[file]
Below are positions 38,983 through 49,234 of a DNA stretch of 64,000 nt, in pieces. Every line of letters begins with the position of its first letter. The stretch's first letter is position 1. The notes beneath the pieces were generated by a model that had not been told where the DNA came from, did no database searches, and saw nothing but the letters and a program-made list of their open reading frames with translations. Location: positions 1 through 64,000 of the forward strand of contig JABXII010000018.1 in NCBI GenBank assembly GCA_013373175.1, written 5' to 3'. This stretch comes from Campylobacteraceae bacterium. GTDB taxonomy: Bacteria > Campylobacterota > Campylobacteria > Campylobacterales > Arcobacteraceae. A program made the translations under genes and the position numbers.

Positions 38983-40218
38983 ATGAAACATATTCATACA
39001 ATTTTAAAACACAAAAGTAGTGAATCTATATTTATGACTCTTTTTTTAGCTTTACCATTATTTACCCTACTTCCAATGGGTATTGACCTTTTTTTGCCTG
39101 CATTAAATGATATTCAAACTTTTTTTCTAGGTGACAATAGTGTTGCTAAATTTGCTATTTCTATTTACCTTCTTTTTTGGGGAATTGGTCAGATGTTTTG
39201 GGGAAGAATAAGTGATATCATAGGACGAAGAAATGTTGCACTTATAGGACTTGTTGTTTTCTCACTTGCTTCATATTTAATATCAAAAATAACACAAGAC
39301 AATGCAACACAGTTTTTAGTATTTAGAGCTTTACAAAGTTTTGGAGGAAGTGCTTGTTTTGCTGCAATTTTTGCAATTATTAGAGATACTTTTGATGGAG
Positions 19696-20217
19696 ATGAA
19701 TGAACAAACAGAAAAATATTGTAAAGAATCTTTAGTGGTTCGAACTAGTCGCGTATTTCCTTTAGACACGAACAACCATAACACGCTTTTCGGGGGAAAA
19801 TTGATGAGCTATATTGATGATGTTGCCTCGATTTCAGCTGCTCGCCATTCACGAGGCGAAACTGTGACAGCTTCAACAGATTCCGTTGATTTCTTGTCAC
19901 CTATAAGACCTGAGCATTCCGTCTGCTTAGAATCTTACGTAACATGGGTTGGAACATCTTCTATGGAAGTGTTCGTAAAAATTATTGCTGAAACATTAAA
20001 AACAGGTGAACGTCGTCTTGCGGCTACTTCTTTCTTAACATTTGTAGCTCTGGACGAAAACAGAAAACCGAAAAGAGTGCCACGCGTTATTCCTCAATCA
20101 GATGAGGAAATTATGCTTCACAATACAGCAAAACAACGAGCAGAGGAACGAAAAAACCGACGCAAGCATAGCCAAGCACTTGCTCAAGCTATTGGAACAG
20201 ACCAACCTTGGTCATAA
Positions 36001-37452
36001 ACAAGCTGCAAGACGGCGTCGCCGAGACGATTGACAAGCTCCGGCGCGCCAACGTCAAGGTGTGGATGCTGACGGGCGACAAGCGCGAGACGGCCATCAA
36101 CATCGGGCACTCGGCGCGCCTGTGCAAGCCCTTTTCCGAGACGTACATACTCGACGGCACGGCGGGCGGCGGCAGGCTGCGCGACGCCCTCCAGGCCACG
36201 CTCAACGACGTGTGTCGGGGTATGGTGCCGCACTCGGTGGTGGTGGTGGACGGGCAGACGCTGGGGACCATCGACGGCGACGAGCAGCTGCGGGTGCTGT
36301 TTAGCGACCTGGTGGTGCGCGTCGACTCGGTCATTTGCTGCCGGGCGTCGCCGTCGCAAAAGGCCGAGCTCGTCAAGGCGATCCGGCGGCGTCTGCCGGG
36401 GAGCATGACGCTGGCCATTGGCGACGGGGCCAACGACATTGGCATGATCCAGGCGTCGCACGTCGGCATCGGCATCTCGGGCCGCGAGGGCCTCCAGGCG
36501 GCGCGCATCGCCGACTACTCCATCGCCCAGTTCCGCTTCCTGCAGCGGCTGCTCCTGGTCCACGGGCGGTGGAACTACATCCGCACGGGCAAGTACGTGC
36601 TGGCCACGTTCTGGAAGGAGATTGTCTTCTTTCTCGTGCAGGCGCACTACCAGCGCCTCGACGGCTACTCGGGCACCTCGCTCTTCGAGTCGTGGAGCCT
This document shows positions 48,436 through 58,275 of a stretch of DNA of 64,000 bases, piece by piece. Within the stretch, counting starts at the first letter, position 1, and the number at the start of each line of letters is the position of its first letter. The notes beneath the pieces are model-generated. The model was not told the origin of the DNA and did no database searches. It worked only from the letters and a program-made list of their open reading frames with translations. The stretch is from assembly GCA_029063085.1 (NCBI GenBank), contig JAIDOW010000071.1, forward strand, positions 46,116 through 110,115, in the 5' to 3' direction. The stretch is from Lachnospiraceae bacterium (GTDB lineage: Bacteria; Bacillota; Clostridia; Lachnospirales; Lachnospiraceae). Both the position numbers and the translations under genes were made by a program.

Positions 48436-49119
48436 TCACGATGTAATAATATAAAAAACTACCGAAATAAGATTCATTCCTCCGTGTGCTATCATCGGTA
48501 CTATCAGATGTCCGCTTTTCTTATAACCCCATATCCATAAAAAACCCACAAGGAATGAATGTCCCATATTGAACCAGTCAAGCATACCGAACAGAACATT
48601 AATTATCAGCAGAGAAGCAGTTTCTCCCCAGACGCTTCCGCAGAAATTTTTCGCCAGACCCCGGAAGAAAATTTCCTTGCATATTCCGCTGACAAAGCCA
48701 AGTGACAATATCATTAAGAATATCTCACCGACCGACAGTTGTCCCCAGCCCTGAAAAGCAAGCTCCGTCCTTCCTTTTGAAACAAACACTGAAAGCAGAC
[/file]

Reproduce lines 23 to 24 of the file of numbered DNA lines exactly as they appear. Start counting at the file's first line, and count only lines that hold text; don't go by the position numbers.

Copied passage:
36601 TGGCCACGTTCTGGAAGGAGATTGTCTTCTTTCTCGTGCAGGCGCACTACCAGCGCCTCGACGGCTACTCGGGCACCTCGCTCTTCGAGTCGTGGAGCCT
This document shows positions 48,436 through 58,275 of a stretch of DNA of 64,000 bases, piece by piece. Within the stretch, counting starts at the first letter, position 1, and the number at the start of each line of letters is the position of its first letter. The notes beneath the pieces are model-generated. The model was not told the origin of the DNA and did no database searches. It worked only from the letters and a program-made list of their open reading frames with translations. The stretch is from assembly GCA_029063085.1 (NCBI GenBank), contig JAIDOW010000071.1, forward strand, positions 46,116 through 110,115, in the 5' to 3' direction. The stretch is from Lachnospiraceae bacterium (GTDB lineage: Bacteria; Bacillota; Clostridia; Lachnospirales; Lachnospiraceae). Both the position numbers and the translations under genes were made by a program.